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What does the following C++ code mean?

unsigned char a : 1; 
unsigned char b : 7;

I guess it creates two char a and b, and both of them should be one byte long, but I have no idea what the ": 1" and ": 7" part does.

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2 Answers 2

up vote 36 down vote accepted

The 1 and the 7 are bit sizes to limit the range of the values. They're typically found in structures and unions:

struct x {
    unsigned char a:1;
    unsigned char b:7;
} y;

creates an 8-bit value, one bit for a and 7 bits for b.

Typically used in C to access "compressed" values such as a 4-bit nybble which might be contained in the top half of an 8-bit char.

Update: For the language lawyers among us, the 9.6 section of the standard (C++0x, draft n2914) explains this in detail.

9.6 Bit-fields [class.bit]

  1. A member-declarator of the form

    identifieropt attribute-specifieropt : constant-expression

    specifies a bit-field; its length is set off from the bit-field name by a colon. The optional attribute-specifier appertains to the entity being declared. The bit-field attribute is not part of the type of the class member. The constant-expression shall be an integral constant expression with a value greater than or equal to zero. The value of the integral constant expression may be larger than the number of bits in the object representation (3.9) of the bit-field’s type; in such cases the extra bits are used as padding bits and do not participate in the value representation (3.9) of the bit-field. Allocation of bit-fields within a class object is implementation-defined. Alignment of bit-fields is implementation-defined. Bit-fields are packed into some addressable allocation unit. [ Note: bit-fields straddle allocation units on some machines and not on others. Bit-fields are assigned right-to-left on some machines, left-to-right on others. — end note ]

  2. A declaration for a bit-field that omits the identifier declares an unnamed bit-field. Unnamed bit-fields are not members and cannot be initialized. [ Note: an unnamed bit-field is useful for padding to conform to externally-imposed layouts. — end note ] As a special case, an unnamed bit-field with a width of zero specifies alignment of the next bit-field at an allocation unit boundary. Only when declaring an unnamed bit-field may the value of the constant-expression be equal to zero.

  3. A bit-field shall not be a static member. A bit-field shall have integral or enumeration type (3.9.1). It is implementation-defined whether a plain (neither explicitly signed nor unsigned) char, short, int or long bit-field is signed or unsigned. A bool value can successfully be stored in a bit-field of any nonzero size. The address-of operator & shall not be applied to a bit-field, so there are no pointers to bit-fields. A non-const reference shall not be bound to a bit-field (8.5.3). [ Note: if the initializer for a reference of type const T& is an lvalue that refers to a bit-field, the reference is bound to a temporary initialized to hold the value of the bit-field; the reference is not bound to the bit-field directly. See 8.5.3. — end note ]

  4. If the value true or false is stored into a bit-field of type bool of any size (including a one bit bit-field), the original bool value and the value of the bit-field shall compare equal. If the value of an enumerator is stored into a bit-field of the same enumeration type and the number of bits in the bit-field is large enough to hold all the values of that enumeration type (7.2), the original enumerator value and the value of the bit-field shall compare equal. [ Example:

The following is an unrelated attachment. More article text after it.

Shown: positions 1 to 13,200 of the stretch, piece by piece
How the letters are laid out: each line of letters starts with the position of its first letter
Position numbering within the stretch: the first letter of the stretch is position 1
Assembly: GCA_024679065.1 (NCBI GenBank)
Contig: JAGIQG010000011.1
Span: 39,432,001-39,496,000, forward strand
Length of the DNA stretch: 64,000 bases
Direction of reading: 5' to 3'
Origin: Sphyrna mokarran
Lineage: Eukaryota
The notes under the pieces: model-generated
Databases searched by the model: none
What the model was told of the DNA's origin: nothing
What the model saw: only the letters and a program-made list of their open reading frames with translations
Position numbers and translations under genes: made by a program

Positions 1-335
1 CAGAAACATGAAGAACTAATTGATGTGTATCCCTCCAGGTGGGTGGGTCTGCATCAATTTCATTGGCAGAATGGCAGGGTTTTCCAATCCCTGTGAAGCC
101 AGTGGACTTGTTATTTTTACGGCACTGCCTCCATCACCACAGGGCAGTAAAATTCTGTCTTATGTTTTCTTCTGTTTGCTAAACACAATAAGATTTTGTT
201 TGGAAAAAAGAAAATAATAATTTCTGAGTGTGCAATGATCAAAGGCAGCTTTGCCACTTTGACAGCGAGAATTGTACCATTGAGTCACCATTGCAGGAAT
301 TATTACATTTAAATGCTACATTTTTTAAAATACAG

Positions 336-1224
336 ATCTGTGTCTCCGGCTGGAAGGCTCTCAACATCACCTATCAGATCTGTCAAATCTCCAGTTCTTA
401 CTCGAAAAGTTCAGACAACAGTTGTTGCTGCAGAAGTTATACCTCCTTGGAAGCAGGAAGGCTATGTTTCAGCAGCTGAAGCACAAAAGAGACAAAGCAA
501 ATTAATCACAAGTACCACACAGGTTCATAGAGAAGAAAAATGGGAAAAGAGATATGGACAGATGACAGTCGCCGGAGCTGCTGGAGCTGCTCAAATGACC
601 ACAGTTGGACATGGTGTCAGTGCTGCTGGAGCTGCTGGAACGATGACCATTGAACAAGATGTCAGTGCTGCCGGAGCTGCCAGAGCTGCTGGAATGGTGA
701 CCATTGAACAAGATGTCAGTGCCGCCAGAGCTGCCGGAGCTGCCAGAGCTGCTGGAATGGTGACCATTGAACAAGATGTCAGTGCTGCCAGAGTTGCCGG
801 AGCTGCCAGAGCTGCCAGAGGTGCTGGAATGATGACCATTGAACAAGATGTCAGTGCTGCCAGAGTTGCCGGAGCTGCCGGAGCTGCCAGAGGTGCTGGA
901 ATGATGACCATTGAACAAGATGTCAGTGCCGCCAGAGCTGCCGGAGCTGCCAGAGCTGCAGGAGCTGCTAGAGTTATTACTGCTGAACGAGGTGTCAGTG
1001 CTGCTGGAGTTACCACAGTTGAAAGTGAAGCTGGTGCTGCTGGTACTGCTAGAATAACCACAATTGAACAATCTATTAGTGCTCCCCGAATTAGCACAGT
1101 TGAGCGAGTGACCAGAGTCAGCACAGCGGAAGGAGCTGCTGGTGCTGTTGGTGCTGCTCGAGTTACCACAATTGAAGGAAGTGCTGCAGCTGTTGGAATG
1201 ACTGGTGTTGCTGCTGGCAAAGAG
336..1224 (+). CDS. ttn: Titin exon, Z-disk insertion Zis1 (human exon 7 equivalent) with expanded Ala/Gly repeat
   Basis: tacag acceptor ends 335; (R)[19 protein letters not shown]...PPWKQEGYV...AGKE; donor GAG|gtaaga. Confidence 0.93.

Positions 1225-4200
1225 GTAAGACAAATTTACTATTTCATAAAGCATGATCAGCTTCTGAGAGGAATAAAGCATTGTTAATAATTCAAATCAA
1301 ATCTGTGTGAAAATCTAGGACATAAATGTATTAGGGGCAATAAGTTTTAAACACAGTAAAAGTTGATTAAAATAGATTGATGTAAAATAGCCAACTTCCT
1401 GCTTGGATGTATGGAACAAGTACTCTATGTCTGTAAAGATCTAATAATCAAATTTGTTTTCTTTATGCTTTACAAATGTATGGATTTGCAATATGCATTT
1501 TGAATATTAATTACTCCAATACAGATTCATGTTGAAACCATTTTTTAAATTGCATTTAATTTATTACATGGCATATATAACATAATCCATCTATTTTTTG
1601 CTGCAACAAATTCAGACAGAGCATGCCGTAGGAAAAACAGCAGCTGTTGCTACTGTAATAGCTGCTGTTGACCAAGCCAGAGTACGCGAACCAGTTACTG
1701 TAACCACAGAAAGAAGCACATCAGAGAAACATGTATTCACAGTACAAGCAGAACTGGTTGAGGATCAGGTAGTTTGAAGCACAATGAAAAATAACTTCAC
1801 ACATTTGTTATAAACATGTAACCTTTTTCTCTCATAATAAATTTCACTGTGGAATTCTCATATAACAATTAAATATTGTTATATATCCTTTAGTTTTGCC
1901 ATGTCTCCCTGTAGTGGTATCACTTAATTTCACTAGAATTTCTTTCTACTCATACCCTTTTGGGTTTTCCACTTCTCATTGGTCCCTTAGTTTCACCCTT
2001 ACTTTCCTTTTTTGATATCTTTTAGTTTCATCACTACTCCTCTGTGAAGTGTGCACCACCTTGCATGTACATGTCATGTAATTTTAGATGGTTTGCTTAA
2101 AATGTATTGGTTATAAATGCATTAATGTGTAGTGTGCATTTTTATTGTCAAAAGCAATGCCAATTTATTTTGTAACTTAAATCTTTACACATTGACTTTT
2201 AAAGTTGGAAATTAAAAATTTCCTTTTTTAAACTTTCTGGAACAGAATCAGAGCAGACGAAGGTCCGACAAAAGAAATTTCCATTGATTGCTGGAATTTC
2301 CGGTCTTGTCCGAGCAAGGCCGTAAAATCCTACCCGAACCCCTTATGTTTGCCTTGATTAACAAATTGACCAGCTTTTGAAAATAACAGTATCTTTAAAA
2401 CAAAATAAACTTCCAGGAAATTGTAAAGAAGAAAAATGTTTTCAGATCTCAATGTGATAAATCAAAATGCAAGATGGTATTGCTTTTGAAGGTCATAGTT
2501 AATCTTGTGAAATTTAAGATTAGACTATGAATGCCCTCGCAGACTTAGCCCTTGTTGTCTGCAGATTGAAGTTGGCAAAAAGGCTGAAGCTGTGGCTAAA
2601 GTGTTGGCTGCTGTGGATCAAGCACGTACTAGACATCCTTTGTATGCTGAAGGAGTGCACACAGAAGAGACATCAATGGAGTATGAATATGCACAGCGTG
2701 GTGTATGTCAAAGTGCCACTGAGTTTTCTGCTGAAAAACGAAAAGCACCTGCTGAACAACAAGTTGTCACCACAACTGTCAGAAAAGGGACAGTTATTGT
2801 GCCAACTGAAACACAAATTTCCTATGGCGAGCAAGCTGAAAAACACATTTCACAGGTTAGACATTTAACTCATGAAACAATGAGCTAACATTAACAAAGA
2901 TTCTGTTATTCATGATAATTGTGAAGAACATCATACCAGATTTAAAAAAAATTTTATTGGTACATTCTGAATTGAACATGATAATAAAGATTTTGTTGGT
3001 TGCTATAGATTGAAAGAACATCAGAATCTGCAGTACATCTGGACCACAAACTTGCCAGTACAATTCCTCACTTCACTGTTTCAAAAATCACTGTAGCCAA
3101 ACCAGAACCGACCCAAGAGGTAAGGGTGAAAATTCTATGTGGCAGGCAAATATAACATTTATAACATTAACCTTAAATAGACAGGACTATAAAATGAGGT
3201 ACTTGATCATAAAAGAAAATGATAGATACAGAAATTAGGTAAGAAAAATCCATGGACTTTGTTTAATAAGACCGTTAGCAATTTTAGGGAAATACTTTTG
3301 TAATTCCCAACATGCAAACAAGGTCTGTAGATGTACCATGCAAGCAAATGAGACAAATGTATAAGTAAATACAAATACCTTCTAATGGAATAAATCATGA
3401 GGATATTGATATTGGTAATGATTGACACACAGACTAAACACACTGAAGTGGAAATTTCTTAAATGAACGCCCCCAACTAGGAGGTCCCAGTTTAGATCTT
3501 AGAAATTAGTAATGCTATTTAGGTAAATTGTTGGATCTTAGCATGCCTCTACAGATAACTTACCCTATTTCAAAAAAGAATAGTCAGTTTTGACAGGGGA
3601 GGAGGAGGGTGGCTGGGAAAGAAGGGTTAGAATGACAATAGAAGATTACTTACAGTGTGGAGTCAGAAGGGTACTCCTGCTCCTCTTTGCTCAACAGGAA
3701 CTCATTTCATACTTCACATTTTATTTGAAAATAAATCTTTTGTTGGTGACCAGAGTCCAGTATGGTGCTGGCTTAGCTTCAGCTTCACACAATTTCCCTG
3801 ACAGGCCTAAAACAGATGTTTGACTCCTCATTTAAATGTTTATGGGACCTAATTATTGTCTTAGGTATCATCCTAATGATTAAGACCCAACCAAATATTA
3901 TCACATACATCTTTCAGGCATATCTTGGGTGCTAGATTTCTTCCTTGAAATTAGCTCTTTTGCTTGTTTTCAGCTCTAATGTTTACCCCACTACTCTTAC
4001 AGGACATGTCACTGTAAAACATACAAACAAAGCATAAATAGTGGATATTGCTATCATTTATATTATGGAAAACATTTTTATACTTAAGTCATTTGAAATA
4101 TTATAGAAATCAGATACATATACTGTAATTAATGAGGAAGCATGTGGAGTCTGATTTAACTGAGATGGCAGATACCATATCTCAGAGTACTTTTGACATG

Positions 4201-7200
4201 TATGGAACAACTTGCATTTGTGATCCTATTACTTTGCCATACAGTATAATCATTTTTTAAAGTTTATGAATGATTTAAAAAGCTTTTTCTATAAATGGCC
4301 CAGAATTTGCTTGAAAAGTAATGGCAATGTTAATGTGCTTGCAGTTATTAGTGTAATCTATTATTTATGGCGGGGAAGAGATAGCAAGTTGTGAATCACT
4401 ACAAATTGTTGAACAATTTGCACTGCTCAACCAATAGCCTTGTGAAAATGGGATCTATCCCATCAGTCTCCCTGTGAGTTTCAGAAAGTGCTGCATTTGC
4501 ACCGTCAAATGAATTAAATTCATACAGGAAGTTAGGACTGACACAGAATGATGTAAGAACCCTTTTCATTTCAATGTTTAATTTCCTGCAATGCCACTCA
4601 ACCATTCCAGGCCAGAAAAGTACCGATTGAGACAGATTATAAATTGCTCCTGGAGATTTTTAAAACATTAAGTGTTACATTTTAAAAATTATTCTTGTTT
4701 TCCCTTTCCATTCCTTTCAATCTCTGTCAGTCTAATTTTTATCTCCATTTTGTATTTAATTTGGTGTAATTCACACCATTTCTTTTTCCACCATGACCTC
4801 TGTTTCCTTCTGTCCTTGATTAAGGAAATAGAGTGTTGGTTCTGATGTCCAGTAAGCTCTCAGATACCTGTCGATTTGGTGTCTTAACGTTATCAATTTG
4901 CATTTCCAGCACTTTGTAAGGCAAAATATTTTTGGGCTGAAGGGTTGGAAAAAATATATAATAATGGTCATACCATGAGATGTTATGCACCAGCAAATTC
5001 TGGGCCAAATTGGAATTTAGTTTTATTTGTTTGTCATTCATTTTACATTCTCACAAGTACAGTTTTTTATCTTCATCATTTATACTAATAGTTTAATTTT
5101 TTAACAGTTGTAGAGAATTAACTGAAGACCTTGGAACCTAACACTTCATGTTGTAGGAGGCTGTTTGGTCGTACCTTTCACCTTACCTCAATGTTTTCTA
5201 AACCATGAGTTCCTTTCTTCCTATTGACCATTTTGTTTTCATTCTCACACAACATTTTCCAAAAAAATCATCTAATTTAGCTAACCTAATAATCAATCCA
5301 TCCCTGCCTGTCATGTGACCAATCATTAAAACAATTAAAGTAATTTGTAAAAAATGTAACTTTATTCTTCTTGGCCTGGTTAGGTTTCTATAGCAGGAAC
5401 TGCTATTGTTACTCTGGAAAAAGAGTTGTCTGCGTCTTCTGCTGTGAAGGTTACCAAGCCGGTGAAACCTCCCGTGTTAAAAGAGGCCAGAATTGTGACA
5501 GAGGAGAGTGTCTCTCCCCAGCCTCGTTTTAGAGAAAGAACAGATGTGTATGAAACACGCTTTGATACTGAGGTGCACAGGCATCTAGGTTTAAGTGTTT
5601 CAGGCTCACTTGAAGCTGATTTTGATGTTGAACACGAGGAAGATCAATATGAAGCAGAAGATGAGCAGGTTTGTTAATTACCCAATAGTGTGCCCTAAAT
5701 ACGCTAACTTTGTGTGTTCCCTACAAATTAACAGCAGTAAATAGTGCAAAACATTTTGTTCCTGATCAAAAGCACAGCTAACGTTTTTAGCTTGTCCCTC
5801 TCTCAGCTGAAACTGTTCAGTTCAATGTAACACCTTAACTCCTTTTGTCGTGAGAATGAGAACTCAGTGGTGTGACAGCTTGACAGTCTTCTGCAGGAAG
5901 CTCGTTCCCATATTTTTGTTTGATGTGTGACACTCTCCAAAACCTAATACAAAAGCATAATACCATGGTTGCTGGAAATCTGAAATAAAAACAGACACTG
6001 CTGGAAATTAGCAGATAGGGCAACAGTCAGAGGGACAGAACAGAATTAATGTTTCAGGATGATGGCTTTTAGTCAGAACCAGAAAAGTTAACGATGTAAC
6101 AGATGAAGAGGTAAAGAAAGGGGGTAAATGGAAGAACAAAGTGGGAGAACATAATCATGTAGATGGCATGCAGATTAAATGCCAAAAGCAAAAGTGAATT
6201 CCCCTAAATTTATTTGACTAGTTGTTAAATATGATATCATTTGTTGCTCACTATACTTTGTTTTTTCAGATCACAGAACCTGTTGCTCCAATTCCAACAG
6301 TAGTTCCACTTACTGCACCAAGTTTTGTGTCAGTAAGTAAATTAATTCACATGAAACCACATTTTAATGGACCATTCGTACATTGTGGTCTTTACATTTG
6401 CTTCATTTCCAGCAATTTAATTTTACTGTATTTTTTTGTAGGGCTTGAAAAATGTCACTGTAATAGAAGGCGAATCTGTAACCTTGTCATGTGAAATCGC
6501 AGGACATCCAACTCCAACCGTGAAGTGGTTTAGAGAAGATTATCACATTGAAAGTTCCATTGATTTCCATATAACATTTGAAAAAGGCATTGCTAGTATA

enum BOOL { FALSE=0, TRUE=1 };
    struct A {
        BOOL b:1;
    };
    A a;
    void f() {
        a.b = TRUE;
        if (a.b == TRUE) // yields true
        { /* ... */ }
    }
    

    — end example ]

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1  
Strictly speaking, in pure C they wouldn't be used with unsigned char. C only allows int, signed int and unsigned int in bitfield declarations. C99 adds _Bool. unsigned char is not a legal type for bitfield in C. –  AndreyT Oct 22 '09 at 5:07
    
That's an implementation issue, at least in c1x: 6.7.2.1 para4 A bit-field shall have a type that is a qualified or unqualified version of _Bool, signed int, unsigned int, or some other implementation-defined type. –  paxdiablo Oct 22 '09 at 5:30
1  
@paxdiablo: Yes, but the "some other implementation-defined type" bit is really redundant, because implementation is always allowed to extend the language in any way it sees fit, without an explicit permission in the specific section of the standard. A C implementation can compile Pascal and Fortran code within C code - nobody prohibits it from doing that. Yet, it would be strange to discus Fortran code as possibly valid C code for that reason. The same applies to that "implemenation-defined type" as well. –  AndreyT Oct 22 '09 at 6:04
    
@AndreyT : yet, this kind of wording is quite common; it notes common, reasonable extensions. –  MSalters Oct 22 '09 at 9:23
3  
@AndreyT, the "implementation-defined type" bit isn't quite redundant here. If it weren't for this, the compiler would be required to give a diagnostic, because of a constraint violation. The "implementation-defined type" thing grants the compiler acceptance of other types without giving a diagnostic. –  Johannes Schaub - litb Oct 22 '09 at 10:51

I believe those would be bitfields.

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Why the downvote? –  Drew Hall Oct 22 '09 at 4:16
4  
Not sure, unless it's the brevity or uncertainty but here's an upvote since (1) you're technically correct; and (2) to share the love around :-) –  paxdiablo Oct 22 '09 at 4:19

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